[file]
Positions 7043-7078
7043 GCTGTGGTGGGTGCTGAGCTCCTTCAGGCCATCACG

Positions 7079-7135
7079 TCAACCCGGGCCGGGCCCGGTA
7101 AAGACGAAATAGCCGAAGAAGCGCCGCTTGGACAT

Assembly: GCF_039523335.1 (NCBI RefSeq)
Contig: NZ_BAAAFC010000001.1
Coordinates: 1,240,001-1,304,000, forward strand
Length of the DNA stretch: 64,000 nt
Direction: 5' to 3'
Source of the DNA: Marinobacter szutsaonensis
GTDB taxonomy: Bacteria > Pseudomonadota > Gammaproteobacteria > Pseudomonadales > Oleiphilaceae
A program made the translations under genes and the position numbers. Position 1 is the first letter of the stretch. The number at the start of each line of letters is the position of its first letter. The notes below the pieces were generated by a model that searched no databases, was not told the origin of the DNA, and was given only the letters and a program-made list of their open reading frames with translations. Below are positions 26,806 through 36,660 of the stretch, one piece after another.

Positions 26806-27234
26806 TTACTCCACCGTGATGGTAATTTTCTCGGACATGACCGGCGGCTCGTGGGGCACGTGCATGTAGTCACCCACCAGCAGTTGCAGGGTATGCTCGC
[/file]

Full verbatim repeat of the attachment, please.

Positions 7043-7078
7043 GCTGTGGTGGGTGCTGAGCTCCTTCAGGCCATCACG

Positions 7079-7135
7079 TCAACCCGGGCCGGGCCCGGTA
7101 AAGACGAAATAGCCGAAGAAGCGCCGCTTGGACAT

Assembly: GCF_039523335.1 (NCBI RefSeq)
Contig: NZ_BAAAFC010000001.1
Coordinates: 1,240,001-1,304,000, forward strand
Length of the DNA stretch: 64,000 nt
Direction: 5' to 3'
Source of the DNA: Marinobacter szutsaonensis
GTDB taxonomy: Bacteria > Pseudomonadota > Gammaproteobacteria > Pseudomonadales > Oleiphilaceae
A program made the translations under genes and the position numbers. Position 1 is the first letter of the stretch. The number at the start of each line of letters is the position of its first letter. The notes below the pieces were generated by a model that searched no databases, was not told the origin of the DNA, and was given only the letters and a program-made list of their open reading frames with translations. Below are positions 26,806 through 36,660 of the stretch, one piece after another.

Positions 26806-27234
26806 TTACTCCACCGTGATGGTAATTTTCTCGGACATGACCGGCGGCTCGTGGGGCACGTGCATGTAGTCACCCACCAGCAGTTGCAGGGTATGCTCGC